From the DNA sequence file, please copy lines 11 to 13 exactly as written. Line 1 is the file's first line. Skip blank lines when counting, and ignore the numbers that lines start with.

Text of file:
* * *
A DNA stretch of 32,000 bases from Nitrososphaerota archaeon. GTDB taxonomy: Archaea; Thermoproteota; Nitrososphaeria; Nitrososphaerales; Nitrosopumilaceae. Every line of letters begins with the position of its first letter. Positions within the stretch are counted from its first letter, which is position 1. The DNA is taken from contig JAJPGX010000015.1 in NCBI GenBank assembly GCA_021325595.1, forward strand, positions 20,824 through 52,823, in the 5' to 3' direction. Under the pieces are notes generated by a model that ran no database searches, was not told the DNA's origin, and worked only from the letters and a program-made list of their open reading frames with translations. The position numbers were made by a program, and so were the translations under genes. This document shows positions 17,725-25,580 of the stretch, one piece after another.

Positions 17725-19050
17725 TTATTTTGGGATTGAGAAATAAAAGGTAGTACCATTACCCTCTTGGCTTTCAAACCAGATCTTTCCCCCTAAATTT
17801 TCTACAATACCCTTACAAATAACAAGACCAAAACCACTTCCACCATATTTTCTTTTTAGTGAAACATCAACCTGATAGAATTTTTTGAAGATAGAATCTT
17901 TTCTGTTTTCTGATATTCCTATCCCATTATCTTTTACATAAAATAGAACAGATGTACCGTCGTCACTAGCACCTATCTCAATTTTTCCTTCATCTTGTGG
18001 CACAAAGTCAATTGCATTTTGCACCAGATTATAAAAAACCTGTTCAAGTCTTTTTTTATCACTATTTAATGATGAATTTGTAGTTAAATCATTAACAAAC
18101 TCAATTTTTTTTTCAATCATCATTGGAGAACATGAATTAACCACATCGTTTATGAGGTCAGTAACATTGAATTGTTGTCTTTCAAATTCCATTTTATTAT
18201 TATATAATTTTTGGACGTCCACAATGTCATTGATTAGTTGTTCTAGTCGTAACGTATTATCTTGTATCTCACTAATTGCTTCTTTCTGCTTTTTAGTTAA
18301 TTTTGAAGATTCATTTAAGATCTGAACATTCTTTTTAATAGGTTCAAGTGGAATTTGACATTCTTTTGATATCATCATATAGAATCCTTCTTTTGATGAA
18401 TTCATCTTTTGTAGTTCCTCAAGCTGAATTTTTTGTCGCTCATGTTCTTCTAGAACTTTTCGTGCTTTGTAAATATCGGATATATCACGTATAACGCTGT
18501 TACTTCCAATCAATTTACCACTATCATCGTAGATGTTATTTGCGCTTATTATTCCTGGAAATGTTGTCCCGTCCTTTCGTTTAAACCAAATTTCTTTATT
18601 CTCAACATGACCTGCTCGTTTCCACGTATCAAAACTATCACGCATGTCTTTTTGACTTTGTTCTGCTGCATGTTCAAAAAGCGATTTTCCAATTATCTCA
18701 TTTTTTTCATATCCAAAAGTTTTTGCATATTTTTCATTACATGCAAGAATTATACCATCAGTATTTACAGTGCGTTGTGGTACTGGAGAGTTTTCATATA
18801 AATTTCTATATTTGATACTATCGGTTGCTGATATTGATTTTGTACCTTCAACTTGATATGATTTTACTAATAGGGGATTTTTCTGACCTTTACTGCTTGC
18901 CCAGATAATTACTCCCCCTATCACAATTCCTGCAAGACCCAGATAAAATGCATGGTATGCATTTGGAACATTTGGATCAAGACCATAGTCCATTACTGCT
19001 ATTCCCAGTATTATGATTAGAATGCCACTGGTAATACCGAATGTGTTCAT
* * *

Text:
18501 TACTTCCAATCAATTTACCACTATCATCGTAGATGTTATTTGCGCTTATTATTCCTGGAAATGTTGTCCCGTCCTTTCGTTTAAACCAAATTTCTTTATT
18601 CTCAACATGACCTGCTCGTTTCCACGTATCAAAACTATCACGCATGTCTTTTTGACTTTGTTCTGCTGCATGTTCAAAAAGCGATTTTCCAATTATCTCA
18701 TTTTTTTCATATCCAAAAGTTTTTGCATATTTTTCATTACATGCAAGAATTATACCATCAGTATTTACAGTGCGTTGTGGTACTGGAGAGTTTTCATATA